SRINAGAR, India -- Moslem fundamentalists enraged by the U.S. publication of a book deemed offensive to Islam rioted Monday in clashes that left at least one person dead and more than 100 injured, police said.
The death brought to six the number of people killed since Sunday in protests by Islamic militants in Pakistan and India over the release in the United States of 'The Satanic Verses,' a novel by Indian-born author Salman Rushdie.
The novel, which is in the running for Britain's highest literary award, the Booker Prize, contains a portrait of the founder of a fictional religion that many Moslems consider a parody on the life of the Prophet Mohammad.
Police used tear gas and bullets to quell the violence in Srinagar, the summer capital of India's northern Jammu and Kashmir state, which borders on Pakistan.
In the Fatah Kadal neighborhood, demonstrators hurled gasoline bombs and rocks at a contingent of police protecting a Hindu temple that was recently the target of vandalism by Moslem militants.
The officers responded first with tear gas barrages and then with gunfire that killed at least one person, police said.
The rioting erupted during a strike called by Moslem fundamentalist organizations to demand that the United States join a number of other nations in banning the book Moslems regard as blasphemous.
The work stoppage was reported near-total in many Moslem areas of the state, which has some 6 million people and is the only one in India with a Moslem majority. A number of road blocks were set up and several state-owned buses stoned for operating in defiance of the strike.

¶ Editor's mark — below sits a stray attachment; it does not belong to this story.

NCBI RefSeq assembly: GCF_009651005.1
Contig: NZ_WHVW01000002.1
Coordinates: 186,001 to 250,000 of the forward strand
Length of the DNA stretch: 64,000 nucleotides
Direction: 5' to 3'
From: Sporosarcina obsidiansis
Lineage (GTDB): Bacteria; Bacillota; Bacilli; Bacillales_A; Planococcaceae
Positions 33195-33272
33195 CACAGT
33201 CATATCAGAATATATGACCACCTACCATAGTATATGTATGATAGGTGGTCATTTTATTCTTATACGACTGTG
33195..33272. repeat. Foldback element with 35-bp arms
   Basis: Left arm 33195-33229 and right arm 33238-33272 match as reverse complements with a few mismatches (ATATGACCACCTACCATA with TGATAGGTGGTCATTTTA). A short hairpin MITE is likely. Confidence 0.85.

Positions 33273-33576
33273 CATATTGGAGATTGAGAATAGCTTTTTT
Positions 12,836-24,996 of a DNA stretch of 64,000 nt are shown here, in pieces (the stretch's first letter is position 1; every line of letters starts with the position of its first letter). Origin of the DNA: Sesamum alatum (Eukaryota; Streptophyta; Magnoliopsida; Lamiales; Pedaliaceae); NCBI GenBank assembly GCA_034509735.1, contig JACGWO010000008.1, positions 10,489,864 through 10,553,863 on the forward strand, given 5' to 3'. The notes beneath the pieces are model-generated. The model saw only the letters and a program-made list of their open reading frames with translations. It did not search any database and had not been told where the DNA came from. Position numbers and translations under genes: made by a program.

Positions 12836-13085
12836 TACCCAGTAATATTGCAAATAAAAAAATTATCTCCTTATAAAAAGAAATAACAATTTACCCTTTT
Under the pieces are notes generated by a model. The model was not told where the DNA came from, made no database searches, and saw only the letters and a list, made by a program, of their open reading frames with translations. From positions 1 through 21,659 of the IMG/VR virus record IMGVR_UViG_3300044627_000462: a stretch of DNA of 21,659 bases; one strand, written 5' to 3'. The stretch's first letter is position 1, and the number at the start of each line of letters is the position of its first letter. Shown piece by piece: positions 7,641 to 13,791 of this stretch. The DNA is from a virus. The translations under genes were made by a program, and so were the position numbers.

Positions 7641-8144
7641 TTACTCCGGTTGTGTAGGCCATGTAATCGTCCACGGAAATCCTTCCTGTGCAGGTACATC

Hundreds of protesters gathered in the old section of Srinagar, 400 miles northwest of New Delhi, and attempted to march to the headquarters of a U.N. peace-keeping contingent that has been in the state since the end of the 1948 Indo-Pakistan war.
Police blocked the procession route, sparking clashes between baton-flailing officers and rock-hurling protesters, police said.
The demonstrators dispersed but regrouped in about a dozen locations and stoned vehicles and several banks and government offices, police said. Police fired tear gas and staged numerous baton-charges to disperse the crowds.
In all, about 45 police officers and some 75 demonstrators were injured during the unrest, police said.
The Srinigar violence came a day after five people were killed and 60 others wounded during a demonstration against the U.S. publication of 'Satanic Verses' in front of the U.S. cultural center in the Pakistani capital of Islamabad.
Police said they believed the protests in Jammu and Kashmir were provoked by scenes of the Islamabad demonstration Sunday seen on Pakistani television broadcasts received in the state.
The Bombay-born Rushdie, who majored in Islamic studies at Cambridge University and resides in London, has rejected charges his work is blasphemous and that he based the character of the Prophet Mahound on the Prophet Mohammad.
Rushdie 'was devastated by the news' of the violence, Clare Harrington, a spokeswoman for Penguin Books in London, told United Press International on Monday. 'We too are very saddened but we stand by the book.'
The book was outlawed in India and Pakistan and several Islamic nations when it was first published last year.
'The deaths are not on my conscience,' Rushdie was quoted in Monday's editions of the Times of London. 'I am a writer trying to deal with real issues. I have not arranged any marches on embassies or arranged for any shots to be fired.'
'I am horrified,' he said. 'The idea that people should directly or indirectly be dead as a result of it is hard to believe.'
But, he added, he could not 'accept the need to undertake cuts. That is mob rule.'
Rushdie won the Booker Prize in 1981 for 'Midnight's Children,' a novel set at the time India received independence from Britain on Aug. 15, 1947.